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This week’s Slott Report Mailbag examines NUA rules and the “still working” exception. As always, we recommend you work with a competent, educated financial advisor to keep your retirement nest egg safe and secure.

Question:

I really enjoyed reading The Retirement Savings Time Bomb book and also your website. Thanks for all the information you share!

I retired from Procter & Gamble at the end of last year, and have now transferred some stock to a brokerage account using the NUA strategy. My question is, are the dividends paid on that stock considered qualified (meaning LTCG rates apply) or are they considered ordinary income?

Thanks,
Marvin

Answer:

For most purposes, your employer stock is now treated the same as any other stock you own. The only difference is that the NUA amount is always treated as long term capital gain. Any other gains will be taxed at the time of the sale according to their holding period, which will start with the time the stock is held in the brokerage account. Dividends will be taxed by following the rules for all other stock dividends. The tax will depend on whether the dividend is qualified or non-qualified and how long it has been held based on the ex-dividend date among other things. You should consult with a tax advisor to determine how your dividends would be taxed.

Question:

Dear Mr. Slott,

I have been a long time subscriber of your newsletter.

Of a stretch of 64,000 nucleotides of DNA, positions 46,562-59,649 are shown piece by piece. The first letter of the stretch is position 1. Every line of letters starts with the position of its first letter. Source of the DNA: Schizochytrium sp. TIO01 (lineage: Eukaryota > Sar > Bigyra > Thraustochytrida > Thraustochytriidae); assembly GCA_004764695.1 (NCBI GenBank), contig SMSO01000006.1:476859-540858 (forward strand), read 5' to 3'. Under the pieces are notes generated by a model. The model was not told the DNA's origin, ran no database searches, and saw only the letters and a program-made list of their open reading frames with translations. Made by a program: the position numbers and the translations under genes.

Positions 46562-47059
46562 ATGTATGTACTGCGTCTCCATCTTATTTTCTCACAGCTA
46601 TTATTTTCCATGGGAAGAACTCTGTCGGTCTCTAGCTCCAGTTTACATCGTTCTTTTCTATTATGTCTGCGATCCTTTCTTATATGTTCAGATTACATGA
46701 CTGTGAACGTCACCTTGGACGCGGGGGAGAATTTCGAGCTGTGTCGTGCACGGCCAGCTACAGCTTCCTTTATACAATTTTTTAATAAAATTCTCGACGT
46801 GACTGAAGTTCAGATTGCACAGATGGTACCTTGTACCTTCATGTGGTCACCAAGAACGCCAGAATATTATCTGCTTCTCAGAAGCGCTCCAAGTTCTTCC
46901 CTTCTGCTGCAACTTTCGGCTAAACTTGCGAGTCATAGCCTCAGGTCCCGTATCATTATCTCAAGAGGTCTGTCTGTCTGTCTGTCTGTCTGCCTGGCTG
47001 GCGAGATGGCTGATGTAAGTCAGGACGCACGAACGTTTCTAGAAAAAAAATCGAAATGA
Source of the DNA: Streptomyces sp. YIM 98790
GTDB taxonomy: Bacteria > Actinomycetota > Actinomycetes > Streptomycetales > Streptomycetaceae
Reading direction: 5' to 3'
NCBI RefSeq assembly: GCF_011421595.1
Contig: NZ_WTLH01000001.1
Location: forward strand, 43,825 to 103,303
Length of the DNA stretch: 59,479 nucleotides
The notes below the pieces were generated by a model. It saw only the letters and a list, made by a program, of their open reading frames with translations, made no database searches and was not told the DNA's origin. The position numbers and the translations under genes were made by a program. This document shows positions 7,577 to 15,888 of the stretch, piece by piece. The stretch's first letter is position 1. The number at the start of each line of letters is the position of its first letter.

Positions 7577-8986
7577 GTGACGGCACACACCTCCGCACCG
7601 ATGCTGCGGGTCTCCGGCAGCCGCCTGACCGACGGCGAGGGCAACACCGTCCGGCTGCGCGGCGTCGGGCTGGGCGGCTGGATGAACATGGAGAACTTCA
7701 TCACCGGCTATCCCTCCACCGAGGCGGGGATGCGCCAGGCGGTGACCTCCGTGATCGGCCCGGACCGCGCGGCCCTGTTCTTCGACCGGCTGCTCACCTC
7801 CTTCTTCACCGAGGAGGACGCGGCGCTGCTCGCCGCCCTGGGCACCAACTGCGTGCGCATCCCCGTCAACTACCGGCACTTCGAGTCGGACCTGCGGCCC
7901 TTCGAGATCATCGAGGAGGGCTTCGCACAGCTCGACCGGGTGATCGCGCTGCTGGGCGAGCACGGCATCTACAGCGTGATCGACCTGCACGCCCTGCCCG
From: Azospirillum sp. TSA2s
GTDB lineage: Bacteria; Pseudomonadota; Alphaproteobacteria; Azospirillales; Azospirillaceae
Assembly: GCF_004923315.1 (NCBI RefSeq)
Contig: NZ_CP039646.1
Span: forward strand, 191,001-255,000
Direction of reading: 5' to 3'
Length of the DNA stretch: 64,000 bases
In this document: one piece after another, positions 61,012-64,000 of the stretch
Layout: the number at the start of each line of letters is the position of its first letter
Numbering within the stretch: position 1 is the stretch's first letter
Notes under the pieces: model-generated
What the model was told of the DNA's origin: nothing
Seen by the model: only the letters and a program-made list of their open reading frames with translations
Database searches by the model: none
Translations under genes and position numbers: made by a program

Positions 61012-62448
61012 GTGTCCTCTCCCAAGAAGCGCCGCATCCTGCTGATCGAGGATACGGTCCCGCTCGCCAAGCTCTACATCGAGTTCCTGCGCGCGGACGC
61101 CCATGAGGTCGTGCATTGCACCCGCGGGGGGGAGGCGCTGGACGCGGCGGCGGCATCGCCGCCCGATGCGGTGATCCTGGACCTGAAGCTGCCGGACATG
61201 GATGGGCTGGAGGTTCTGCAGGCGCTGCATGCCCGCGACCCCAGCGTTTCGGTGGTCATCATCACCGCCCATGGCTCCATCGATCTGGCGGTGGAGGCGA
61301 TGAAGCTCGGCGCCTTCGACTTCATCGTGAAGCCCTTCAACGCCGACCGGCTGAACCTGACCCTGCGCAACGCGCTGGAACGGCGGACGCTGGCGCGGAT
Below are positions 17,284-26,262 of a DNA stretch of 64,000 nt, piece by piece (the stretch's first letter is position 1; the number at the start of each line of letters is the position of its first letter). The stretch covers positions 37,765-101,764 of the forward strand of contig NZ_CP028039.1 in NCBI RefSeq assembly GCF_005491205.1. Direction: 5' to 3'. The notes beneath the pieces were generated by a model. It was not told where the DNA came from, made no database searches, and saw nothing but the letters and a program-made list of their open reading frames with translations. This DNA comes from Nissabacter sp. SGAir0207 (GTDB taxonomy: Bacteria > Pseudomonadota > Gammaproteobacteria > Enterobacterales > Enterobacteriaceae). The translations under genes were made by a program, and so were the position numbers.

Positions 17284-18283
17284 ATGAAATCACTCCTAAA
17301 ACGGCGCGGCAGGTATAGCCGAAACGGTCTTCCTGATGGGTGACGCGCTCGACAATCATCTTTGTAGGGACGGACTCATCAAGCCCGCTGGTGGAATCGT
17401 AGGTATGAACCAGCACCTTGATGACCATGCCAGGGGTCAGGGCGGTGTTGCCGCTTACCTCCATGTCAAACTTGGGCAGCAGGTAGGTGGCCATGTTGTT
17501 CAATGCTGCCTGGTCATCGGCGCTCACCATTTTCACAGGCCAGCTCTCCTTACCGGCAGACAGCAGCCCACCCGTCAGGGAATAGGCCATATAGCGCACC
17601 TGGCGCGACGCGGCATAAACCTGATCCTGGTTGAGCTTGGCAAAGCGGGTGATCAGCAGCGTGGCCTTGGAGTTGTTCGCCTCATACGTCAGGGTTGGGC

I am still working full time as a physician employee of a hospital. I am 78 years old.
I have a 401(k) defined benefit plan along with a 403(b) plan in TIAA/CREF from my current employer.

Last year in April 2016, I did a direct rollover of several hundred thousand dollars from my 403(b) plan into a Vanguard Rollover IRA, because the investment options in the 401(k) were limited.

Later that same year, the 401(k) plan offered more investment options, so in October 2016 I did a direct rollover back into my 403(b) plan. The balance of my Vanguard IRA Rollover plan was zero at the end of 2016.

Both institutions (TIAA and Vanguard) said these were legal transactions as they were both direct rollovers. My hospital employer said my 403(b) plan was permitted to take direct Rollovers from a Rollover IRA.

Are there any tax consequences from these two direct rollovers? Will I owe any money for an RMD from Vanguard?

Thanks for your consideration.
Dr. Fred

Answer:

You will not have any RMDs based on your transactions.

The funds that left the employer plan were not subject to an RMD because you worked there for the entire year and the plan had a “still working” exception to the RMD rule.

There was no RMD for the IRA because your prior year-end balance was zero for the year before you did the rollover. It was also zero at the end of the year in which you did both rollovers, so again there was no RMD from the IRA for the following year.